CAIRO (AP) — A group of Egyptian men had a mission for this year’s Eid al-Adha, Islam’s biggest holiday, which began Friday. They wanted to make some effort to stop sexual harassment of women, which in past years has spiked in Cairo during the holiday celebrations with the crowds of rowdy men in the streets.
Their idea was simple: to patrol downtown Cairo and shame men who harass women by cornering them and spray-painting “I’m a harasser” on their backs.
That proved pretty much impossible, however. The small group was outnumbered by boys and men who mocked them, some of them blaming women for bringing harassment by the way they dress.
Read more here.
Conversations with voters in Egypt’s second-largest city showed the constitutional referendum is about more than approving or rejecting the controversial document. A dispatch from Alexandria for Al-Monitor.
ALEXANDRIA, Egypt — In line at polling stations, on tram cars and minibuses, and at cafes and corner shops, residents of this Mediterranean city discussed the controversial constitution that went to a vote Saturday in 10 of Egypt’s 27 governorates. Heated debates showed the lack of consensus among voters on the charter. Strong opinions expressed by these voters also indicated the extent to which some view the constitutional referendum — and the broader struggle over Egypt’s identity — as a zero-sum game.
Read the rest here.
CAIRO (AP) — The rise of the Muslim Brotherhood to power in Egypt has brought with it a new group of female politicians who say they are determined to bring more women into leadership roles — and at the same time want to consecrate a deeply conservative Islamic vision for women in Egypt.
Women’s rights have sprung to the forefront of the debate in Egypt as members of an Islamist-dominated assembly wrestle over the writing of a new constitution for the country. The power of Islamists, who dominated parliament elections last winter and who seized the presidency with the election this year of the Brotherhood’s Mohammed Morsi, has worried secular and liberal Egyptians who fear they will restrict rights of women and minorities.
The women of the Brotherhood say the fundamentalist group is doing more than any other political movement in Egypt to promote women in a political scene where men have always held a near total monopoly. Confident and articulate, the women say they are pushing for a greater voice within the Brotherhood itself and its political party, the Freedom and Justice Party, where the leadership is entirely male.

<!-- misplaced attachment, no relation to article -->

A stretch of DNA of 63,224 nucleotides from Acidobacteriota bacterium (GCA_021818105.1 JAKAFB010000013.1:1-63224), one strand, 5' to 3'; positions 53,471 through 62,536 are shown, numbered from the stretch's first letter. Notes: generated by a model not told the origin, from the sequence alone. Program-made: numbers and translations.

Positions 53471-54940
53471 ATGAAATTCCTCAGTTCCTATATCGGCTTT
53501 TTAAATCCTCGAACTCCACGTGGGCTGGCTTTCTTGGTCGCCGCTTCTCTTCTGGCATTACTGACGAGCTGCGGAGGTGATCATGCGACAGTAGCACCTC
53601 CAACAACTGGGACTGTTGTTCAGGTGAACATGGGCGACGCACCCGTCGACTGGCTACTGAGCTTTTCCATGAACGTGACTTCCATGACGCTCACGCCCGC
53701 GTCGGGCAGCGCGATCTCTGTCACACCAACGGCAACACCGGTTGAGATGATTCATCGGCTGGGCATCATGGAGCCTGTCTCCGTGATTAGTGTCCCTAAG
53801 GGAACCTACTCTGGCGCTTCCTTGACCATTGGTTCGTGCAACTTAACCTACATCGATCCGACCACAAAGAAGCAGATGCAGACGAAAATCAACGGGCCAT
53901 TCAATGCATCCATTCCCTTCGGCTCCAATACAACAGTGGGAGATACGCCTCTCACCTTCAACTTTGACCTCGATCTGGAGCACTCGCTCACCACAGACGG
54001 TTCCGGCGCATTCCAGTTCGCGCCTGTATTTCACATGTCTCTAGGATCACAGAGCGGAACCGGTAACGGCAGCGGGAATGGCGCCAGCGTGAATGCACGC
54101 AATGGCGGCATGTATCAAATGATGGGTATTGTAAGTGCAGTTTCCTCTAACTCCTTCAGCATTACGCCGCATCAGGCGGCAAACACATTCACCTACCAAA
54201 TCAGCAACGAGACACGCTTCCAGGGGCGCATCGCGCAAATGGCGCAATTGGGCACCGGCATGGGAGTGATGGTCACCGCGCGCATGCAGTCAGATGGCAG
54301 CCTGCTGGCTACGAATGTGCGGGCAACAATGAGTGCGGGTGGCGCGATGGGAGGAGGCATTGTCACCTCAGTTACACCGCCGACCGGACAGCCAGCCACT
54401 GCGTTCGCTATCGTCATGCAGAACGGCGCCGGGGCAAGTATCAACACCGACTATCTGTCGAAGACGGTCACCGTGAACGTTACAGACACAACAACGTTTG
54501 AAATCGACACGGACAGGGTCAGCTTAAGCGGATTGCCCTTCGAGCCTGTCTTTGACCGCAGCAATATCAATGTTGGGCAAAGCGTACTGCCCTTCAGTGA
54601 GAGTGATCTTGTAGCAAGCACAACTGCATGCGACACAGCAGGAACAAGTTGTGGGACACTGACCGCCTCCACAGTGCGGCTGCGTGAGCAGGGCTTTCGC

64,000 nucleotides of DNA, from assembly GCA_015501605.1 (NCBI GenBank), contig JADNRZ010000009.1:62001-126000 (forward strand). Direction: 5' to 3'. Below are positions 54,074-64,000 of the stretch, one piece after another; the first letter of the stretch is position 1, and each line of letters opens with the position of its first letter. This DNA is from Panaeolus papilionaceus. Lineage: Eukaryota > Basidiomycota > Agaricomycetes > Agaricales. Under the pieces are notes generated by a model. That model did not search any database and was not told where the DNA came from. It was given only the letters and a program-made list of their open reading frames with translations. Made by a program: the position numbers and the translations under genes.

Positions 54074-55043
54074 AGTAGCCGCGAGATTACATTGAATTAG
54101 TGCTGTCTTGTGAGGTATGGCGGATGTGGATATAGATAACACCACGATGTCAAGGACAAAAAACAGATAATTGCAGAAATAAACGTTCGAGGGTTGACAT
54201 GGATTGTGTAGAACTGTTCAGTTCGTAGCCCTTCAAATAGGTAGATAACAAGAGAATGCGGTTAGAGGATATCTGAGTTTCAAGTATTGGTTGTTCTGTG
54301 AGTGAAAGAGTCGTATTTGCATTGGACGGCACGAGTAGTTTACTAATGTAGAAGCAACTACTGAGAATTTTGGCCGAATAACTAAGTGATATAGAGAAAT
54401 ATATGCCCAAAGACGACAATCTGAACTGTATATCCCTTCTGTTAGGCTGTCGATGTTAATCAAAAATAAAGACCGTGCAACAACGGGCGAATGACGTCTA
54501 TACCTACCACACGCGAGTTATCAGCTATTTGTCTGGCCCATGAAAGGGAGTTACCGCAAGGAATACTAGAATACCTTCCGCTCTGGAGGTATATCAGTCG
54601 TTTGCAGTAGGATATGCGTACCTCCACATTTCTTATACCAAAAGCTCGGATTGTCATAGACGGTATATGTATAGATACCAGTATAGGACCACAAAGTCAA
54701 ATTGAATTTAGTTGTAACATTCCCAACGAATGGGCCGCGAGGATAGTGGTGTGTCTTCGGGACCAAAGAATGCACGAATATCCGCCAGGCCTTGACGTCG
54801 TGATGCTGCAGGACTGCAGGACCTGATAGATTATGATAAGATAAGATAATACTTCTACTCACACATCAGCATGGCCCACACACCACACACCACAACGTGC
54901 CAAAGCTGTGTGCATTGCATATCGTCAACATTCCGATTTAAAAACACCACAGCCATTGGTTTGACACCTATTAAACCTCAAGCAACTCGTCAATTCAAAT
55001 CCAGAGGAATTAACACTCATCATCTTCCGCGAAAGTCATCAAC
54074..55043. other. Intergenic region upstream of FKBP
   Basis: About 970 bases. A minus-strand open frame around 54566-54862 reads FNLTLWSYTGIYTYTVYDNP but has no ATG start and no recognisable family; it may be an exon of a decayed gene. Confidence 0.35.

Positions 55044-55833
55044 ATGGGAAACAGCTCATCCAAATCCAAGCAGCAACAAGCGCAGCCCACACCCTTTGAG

Read the full article here.
CAIRO (AP) — A suspected Israeli airstrike against a weapons factory in Khartoum last week points to a possible escalation in a hidden front of the rivalry between Israel and Iran: The arms pipeline through Sudan to Islamic militants on Israel’s borders.
Mystery still surrounds the blast, which killed four people. But analysts say the incident could indicate Iran is trying to send more advanced weapons via Sudan to Hamas in the Gaza Strip or Hezbollah in Lebanon — and that Israel has become more determined to stop it at a time of increased tensions over Iran’s nuclear program.
Consensus has built among Israeli and Arab military analysts that the explosion just after midnight last Wednesday at the Yarmouk factory was indeed an Israeli airstrike as Sudan has claimed. Israel says it neither confirms nor denies being behind it. Sudan, in turn, denied on Monday that Iran had any connection to the factory’s production.
In a show of support for the two countries’ alliance, two Iranian warships — a helicopter carrier and destroyer that had been conducting anti-piracy patrols off East Africa’s coast — docked this week at Sudan’s main Red Sea port. The Iranian commanders were holding talks with Sudanese officers as part of the countries’ “exchange of amicable relations,” Sudan’s military spokesman said.
Read more here. Photo via Satellite Sentinel Project.